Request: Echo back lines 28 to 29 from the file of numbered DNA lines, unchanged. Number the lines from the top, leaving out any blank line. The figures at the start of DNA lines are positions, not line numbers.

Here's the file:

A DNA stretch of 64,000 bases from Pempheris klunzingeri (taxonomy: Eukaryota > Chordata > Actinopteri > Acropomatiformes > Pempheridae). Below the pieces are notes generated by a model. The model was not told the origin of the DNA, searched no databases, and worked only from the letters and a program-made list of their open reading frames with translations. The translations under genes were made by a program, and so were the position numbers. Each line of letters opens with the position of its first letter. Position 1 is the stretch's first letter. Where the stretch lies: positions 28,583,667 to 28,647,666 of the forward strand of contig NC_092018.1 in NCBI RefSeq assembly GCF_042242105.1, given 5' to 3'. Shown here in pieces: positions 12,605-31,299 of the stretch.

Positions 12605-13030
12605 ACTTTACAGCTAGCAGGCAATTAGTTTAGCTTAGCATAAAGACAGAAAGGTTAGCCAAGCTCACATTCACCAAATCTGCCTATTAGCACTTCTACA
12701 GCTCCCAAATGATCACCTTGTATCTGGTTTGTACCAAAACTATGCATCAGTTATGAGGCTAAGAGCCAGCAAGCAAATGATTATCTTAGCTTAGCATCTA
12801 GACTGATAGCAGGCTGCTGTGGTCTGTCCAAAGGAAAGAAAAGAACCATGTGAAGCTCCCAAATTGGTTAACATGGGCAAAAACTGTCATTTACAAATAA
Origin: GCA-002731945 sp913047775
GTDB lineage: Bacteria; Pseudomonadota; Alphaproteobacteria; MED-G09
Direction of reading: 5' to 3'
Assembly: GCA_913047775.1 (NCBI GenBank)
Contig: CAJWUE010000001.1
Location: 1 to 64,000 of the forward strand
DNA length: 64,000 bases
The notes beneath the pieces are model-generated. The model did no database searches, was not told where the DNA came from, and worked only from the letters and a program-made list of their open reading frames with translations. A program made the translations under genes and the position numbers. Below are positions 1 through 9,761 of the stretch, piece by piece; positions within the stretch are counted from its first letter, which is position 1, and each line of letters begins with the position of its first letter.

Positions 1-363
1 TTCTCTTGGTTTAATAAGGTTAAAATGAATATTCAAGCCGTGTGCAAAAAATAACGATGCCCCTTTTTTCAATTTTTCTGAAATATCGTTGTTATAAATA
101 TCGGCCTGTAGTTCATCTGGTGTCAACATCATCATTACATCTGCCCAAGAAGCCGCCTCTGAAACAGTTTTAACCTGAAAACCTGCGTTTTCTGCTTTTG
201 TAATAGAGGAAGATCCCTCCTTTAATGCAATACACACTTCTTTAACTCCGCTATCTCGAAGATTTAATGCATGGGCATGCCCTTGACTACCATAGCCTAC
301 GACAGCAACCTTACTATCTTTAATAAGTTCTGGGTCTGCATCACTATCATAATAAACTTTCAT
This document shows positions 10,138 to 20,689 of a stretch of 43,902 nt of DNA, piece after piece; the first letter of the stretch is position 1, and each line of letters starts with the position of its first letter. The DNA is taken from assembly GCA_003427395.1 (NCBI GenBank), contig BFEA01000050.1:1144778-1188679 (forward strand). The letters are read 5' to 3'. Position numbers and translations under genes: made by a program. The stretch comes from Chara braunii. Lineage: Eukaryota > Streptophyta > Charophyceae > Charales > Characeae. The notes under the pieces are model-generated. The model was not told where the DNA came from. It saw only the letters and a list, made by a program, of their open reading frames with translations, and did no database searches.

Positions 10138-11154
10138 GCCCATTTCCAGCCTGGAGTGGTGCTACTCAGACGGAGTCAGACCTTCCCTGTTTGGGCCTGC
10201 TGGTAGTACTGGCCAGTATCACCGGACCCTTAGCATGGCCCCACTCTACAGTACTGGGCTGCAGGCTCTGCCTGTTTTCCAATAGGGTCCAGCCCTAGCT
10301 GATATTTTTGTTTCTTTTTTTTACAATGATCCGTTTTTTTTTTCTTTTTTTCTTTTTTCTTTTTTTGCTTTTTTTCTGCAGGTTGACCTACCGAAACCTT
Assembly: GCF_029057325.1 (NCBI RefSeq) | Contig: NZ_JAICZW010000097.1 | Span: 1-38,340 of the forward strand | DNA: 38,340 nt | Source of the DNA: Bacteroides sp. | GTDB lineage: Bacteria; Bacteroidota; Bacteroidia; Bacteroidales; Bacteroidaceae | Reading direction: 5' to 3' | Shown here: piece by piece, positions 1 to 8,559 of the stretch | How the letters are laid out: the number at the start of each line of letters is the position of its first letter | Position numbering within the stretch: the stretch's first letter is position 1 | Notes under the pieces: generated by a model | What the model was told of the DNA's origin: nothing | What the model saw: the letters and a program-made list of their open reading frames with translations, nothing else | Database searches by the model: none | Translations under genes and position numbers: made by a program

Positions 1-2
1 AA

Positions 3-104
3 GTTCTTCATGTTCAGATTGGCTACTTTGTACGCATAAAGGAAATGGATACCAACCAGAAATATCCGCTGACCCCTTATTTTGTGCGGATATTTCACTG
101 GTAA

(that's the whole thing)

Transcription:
3 GTTCTTCATGTTCAGATTGGCTACTTTGTACGCATAAAGGAAATGGATACCAACCAGAAATATCCGCTGACCCCTTATTTTGTGCGGATATTTCACTG
101 GTAA